In February, 1980, MSC requested PSFS to approve the assignment by MSC of its rights and obligations under the Master Lease and Equipment Schedule to Deseret, and the assumption by Deseret of MSC's rights and obligations. PSFS executed a consent to the assignment and delegation and released MSC of its obligations.
The monthly rental payments made with respect to the Master Lease and Equipment Schedule may be summarized as follows:
DATESPAYMENT BYRECEIVED BYAMOUNT
April 11, 1978MSCOPM$25,966.66
May 1, 1978-June 1, 1978MSCOPM$41,000/mo.
July 1, 1978-Feb. 1, 1980MSCPSFS (Pltf.)$41,000/mo.
March 1, 1980-March 1, 1981DESERET (Def)PSFS$41,000/mo.
April 1, 1981DESERETPSFS$39,733.34
May 1, 1981-Nov. 30, 1981DESERETPSFSNo Payments
December 1, 1981DESERETPSFS$312,000.00 (8 X 39,000)
Jan. 1, 1982-March 1, 1983DESERETPSFS$39,000/mo.
Finally, on April 1, 1983, Deseret tendered a final payment of $14,300.00 to PSFS. PSFS rejected this tender and demanded $39,000.00, which Deseret refused to pay. PSFS brought suit on the ground that Deseret defaulted on its obligation to make the 60th monthly rental payment required by the Equipment Schedule in the full amount of $39,000.00.
The first determination which the Court must make is whether or not Deseret's tender of $14,300.00 on April 1, 1983 and refusal to pay $39,000.00 constitutes a default or breach within the terms of the Master Lease and Equipment Schedule. This depends upon the length of the lease term. If the lease was to run from April 11, 1978 until April 10, 1983, as Deseret contends, the $14,300.00 payment would be justifiable as a prorated payment for April 10, 1983. However, if the lease was to run for a term of 60 full calendar months regardless of whether or not there was an initial rental period of less than a month, then Deseret's failure to make the 60th monthly rental payment in full is a breach of the lease agreement.
Section 19.05 of the Master Lease provides that the lease documents are to be construed in accordance with New York law. Both parties have taken the position that there are no conflicts between the law of Pennsylvania and the law of New York on the contract issues raised in this case.
Both PSFS and Deseret assert that the provisions in the lease documents relating to lease terms are not ambiguous. Therefore, the Court will look to the documents as the objective manifestation of the parties' intention with respect to lease terms, and will attempt to give effect to that expressed intention.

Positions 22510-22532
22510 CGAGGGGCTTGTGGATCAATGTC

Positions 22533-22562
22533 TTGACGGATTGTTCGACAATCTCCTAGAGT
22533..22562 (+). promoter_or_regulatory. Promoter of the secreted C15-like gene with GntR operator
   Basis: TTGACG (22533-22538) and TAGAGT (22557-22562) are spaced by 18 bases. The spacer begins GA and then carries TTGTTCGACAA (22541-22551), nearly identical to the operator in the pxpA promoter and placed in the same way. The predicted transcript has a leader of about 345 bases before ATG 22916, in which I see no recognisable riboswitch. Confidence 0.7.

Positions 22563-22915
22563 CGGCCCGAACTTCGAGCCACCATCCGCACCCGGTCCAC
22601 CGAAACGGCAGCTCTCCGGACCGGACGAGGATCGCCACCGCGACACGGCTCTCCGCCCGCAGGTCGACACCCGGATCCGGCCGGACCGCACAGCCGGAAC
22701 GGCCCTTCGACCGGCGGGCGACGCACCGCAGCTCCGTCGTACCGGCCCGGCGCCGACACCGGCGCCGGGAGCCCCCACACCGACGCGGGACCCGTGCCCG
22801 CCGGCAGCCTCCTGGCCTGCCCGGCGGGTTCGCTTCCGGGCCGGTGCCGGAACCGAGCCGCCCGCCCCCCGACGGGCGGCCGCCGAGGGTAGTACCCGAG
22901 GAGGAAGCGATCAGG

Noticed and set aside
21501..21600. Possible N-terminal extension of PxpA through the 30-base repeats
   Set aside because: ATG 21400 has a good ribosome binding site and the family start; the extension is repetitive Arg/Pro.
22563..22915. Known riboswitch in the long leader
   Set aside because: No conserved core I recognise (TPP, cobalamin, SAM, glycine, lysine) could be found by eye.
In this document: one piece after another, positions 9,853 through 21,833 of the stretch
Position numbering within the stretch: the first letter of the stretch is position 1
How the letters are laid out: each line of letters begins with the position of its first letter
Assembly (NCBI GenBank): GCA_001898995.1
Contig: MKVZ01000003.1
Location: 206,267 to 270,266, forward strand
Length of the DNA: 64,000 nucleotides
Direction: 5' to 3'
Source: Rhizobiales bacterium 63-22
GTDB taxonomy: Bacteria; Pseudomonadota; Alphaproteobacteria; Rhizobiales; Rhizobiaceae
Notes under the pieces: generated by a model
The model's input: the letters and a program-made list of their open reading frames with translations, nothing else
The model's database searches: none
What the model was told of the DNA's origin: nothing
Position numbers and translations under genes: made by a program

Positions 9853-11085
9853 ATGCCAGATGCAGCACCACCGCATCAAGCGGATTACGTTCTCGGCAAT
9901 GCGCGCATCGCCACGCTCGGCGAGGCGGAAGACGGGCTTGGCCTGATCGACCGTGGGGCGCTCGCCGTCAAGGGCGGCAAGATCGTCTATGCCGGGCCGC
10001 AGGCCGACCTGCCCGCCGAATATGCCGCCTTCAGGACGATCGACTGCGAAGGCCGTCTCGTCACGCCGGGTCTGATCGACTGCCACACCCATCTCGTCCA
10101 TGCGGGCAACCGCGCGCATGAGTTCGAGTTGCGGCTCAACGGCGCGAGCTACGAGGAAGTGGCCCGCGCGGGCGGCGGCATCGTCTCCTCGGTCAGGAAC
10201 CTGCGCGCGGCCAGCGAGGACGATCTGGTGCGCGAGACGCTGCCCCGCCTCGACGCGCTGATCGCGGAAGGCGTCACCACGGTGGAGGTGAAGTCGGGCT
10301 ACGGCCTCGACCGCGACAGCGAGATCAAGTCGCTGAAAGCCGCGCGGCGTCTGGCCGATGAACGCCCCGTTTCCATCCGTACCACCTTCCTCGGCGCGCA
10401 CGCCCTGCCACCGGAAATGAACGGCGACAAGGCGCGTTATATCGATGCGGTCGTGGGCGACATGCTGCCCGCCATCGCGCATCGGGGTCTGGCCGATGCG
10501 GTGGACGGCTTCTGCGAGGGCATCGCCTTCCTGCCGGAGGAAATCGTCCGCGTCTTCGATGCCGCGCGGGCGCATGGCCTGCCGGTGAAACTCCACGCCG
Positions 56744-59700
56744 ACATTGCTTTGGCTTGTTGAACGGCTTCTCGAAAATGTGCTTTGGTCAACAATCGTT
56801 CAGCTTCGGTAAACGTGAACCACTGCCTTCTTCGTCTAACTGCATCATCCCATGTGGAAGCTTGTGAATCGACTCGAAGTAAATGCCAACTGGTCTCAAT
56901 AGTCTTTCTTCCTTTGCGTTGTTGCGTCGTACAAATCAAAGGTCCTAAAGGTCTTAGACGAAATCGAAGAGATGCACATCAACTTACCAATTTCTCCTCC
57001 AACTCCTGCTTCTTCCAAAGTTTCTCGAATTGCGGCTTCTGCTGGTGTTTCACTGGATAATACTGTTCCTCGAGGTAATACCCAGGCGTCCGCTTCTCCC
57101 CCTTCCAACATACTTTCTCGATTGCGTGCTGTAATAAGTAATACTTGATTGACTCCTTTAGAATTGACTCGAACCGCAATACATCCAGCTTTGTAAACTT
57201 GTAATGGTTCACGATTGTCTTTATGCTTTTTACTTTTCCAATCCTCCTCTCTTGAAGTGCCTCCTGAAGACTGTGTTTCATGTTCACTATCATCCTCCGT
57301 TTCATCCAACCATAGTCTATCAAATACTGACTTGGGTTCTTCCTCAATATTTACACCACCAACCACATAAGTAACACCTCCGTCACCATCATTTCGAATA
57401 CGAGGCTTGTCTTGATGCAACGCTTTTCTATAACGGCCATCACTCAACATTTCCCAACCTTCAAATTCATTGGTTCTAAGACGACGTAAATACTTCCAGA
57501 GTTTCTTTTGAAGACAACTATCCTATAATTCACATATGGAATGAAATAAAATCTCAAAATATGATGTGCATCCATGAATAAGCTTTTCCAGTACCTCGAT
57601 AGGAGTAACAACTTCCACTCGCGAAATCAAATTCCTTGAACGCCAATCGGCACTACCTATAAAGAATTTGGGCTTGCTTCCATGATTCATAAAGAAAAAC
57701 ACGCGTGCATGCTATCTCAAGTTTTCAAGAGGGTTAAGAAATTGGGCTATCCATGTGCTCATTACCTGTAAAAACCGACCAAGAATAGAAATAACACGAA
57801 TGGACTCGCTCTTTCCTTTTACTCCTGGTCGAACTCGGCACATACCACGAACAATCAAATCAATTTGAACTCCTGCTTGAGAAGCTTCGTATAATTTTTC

" `[T]he making of a contract depends not on the agreement of two minds, in one intention, but on the agreement of two sets of external signs-not on the parties having meant the same thing but on their having said the same thing.' " Mellon Bank, N.A. v. Aetna Business Credit, 619 F.2d 1001, 1009 (3d Cir.1980) (quoting Holmes, The Path of the Law, in Collected Legal Papers 178 (further citation omitted) (emphasis in original)). As the Third Circuit explained in Mellon,
"The rule enunciated in Gianni v. Russell & Co., Inc., (281) Pa. 320, 126 A. 791 supra, is firmly embedded in the law of Pennsylvania and from that rule we will not permit a deviation for it is essential that the integrity of written contracts be maintained.... `Where parties, without any fraud or mistake, have deliberately put their engagements in writing, the law declares the writing to be not only the best, but the only, evidence of their agreement: (citing cases). All preliminary negotiations, conversations and verbal agreements are merged in and superseded by the subsequent written contract ... and unless fraud, accident or mistake be averred, the writing constitutes the agreement between the parties, and its terms cannot be added to nor subtracted from by parol evidence: (citing cases.)' "
619 F.2d at 1010 ( quoting United Refining Co. v. Jenkins, 410 Pa. 126, 134, 189 A.2d 574, 578 (1963)). Accord, Laba v. Carey, 29 N.Y.2d 302, 308, 327 N.Y.S.2d 613, 618, 277 N.E.2d 641, 644 (1971). (The Court is "concern [ed] ... with the intent of the parties to the extent that they evidenced what they intended by what they wrote ... and that intent must be gleaned from the several provisions of the contract."); Allright New York Parking, Inc. v. Shumway, 94 A.D.2d 962, 963, 463 N.Y.S.2d 968, 970 (4th Dept.1983) (citations omitted).
Reading the Master Lease and Equipment Schedule together as a whole, the Court has determined that it is the expressed intention of the parties that the lease would run for 60 full calendar months beginning with May 1, 1978, and that the provision in the Master Lease for an initial payment period was intended to be in addition to the 60 month lease term provided in the Equipment Schedule. Several factors prompted this conclusion:
As stated above, the Master Lease provides that the lease term for a given Equipment Schedule is to be controlled by the effective term of that Equipment Schedule, and that the Equipment Schedule would expire at the " end of the last full payment period " specified therein. The Equipment Schedule involved here provided simply that the term was "60 months". The Equipment Schedule further provided the "Monthly Rental Payments" for months 1-36 and 37-60. When these provisions are read in conjunction with the Master Lease's requirement that monthly rental payments be made on the first day of each calendar month during the term (of the Equipment Schedule), the conclusion is almost inescapable that the lease was intended to run for 60 full calendar months.